Student leaders from around the world are travelling to UBC this month to try to tackle the world’s top energy problems.
Their destination: the International Student Energy Summit (ISES), where 400 students from 35 countries, environmental scientists and energy industry leaders will explore practical solutions for a more sustainable planet.
The three-day event, headlined by Nobel Prize-recipient Rajendra Pachauri, Chair of the U.N. International Panel on Climate Change and India’s Tata Energy Research Institute (TERI), will run from June 9-11 on UBC’s Vancouver campus.
“Nearly 85 per cent of the world’s energy supply comes from fossil fuels, which produce pollution and climate change – it’s unsustainable,” says Rosie Pidcock, a graduating Sauder School of Business student who is co-leading a team of 30 student organizers. “ISES will focus on global energy sustainability and how students and society can accelerate the transition to a low-carbon society.”
Pidcock, who has a passion for green business, hopes ISES will shatter expectations of what a student-led environmental conference looks like. For example, the students have assembled an advisory board of major energy leaders, including Randy Gossen of the World Petroleum Council, and attracted more than $300,000 in sponsorships to support housing and travel bursaries for participants in need.
While pairing oil sands executives with environmentalists is arguably akin to throwing cats in a bag, Pidcock says it is essential for real progress. “If we are going to have a meaningful conversation about energy, you need to engage all stakeholders, especially government and energy companies, because they hold the key to progress in many ways,” she says. “Business has real power to create positive change.”
The event, which is sponsored by the UBC Sustainability Initiative, will focus on three areas: technology and innovation, markets and regulation, and global energy dynamics. Shying away from controversy won’t be on the agenda, says Pidcock, noting there will be a debate on Enbridge Corporation’s contentious proposed Northern Gateway Pipeline for B.C. and Alberta.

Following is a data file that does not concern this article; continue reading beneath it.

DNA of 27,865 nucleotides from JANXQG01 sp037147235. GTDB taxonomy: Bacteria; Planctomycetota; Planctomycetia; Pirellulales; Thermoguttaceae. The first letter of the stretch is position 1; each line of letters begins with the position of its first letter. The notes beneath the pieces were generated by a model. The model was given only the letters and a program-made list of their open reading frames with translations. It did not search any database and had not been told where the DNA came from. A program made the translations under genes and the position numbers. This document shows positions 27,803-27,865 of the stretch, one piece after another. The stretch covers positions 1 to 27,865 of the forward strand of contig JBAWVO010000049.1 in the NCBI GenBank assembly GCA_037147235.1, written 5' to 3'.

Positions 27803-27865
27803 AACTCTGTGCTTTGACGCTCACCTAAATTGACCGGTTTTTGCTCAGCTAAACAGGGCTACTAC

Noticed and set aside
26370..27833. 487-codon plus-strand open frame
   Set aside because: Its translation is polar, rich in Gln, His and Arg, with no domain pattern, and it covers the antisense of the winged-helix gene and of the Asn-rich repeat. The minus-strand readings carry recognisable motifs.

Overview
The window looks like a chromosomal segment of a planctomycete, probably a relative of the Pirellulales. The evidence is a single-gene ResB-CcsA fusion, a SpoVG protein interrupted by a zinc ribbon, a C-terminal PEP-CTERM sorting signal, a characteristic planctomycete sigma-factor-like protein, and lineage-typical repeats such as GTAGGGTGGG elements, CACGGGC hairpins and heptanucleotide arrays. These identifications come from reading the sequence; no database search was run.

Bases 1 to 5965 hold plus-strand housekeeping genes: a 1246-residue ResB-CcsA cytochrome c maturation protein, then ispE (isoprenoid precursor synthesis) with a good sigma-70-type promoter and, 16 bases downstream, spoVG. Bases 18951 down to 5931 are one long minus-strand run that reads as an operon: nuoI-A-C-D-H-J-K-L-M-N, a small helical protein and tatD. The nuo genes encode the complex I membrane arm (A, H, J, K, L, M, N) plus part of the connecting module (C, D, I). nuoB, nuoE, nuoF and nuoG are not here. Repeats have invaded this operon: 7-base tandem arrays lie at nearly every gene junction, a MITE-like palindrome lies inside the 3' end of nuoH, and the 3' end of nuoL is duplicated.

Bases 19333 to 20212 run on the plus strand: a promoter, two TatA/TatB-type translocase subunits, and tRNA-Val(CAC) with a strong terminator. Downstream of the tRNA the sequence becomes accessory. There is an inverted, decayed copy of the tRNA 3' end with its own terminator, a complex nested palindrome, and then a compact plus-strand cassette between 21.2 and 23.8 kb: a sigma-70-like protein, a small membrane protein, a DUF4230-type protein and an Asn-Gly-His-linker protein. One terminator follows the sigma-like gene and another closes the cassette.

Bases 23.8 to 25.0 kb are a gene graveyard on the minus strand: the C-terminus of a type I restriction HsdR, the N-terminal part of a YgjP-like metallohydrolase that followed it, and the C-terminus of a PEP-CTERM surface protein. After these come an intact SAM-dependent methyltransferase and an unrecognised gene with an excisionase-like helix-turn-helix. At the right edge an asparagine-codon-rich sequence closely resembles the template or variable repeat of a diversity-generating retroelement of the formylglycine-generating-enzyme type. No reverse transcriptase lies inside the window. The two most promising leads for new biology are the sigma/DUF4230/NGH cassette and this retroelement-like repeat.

Enbridge President John Carruthers is among the group of individuals who have been asked to review the case that delegates will debate. The case will provide delegates with a base of knowledge to analyze the environmental, business and technological aspects of the multi-billion dollar project, which seeks to bring Canadian oil to foreign markets, but faces environmental and land claim concerns from local First Nations and other groups, Pidcock says.
Delegates will also design model low-carbon communities and focus their expertise and passion on the world’s 10 most-pressing “unsolvable” energy problems, as voted by delegates using social media, including Twitter and Facebook, in the days leading up to the conference. At the end of the conference, all delegates – from students to CEOs – will pledge to address a specific energy issue in their community.
“We are proud to support student-driven initiatives like ISES that help accelerate the adoption of more sustainable practices both on and off campus,” says Alberto Cayuela, Associate Director, UBC Sustainable Initiative, and ISES advisory board member. “We are deeply impressed by the team’s passion and commitment to create this innovative energy conference that is organized by students, for students.”
Pidcock credits the inaugural ISES conference – which featured former Mexican President Vicente Fox in Calgary in 2009 – for igniting her passion for green business. She returned to UBC and helped to create the Sauder School of Business’ specialization in sustainability for undergraduate students.
“That conference really inspired students, myself included, to take action on sustainability,” says Pidcock, who recently discussed offshore drilling issues with former U.S. president Bill Clinton at an international sustainability conference in San Diego. “We are working hard to ensure this year’s edition has the same effect.”
Pidcock is looking forward to meeting green business innovators from other universities. At the top of her list are Harvard graduates Jessica Matthews and Julia Silverman, the creators of sOccket, a soccer ball that generates clean electricity to power appliances, including LED lamps, water sterilization devices and mini refrigerators.
“People ask me what a student conference can do in just three days,” Pidcock says. “I say we have a Nobel Prize winner, we have students who represent Nobel winners of tomorrow, and we’re going to spend three days trying to tackle pressing global energy problems. And you know what? I like our chances.”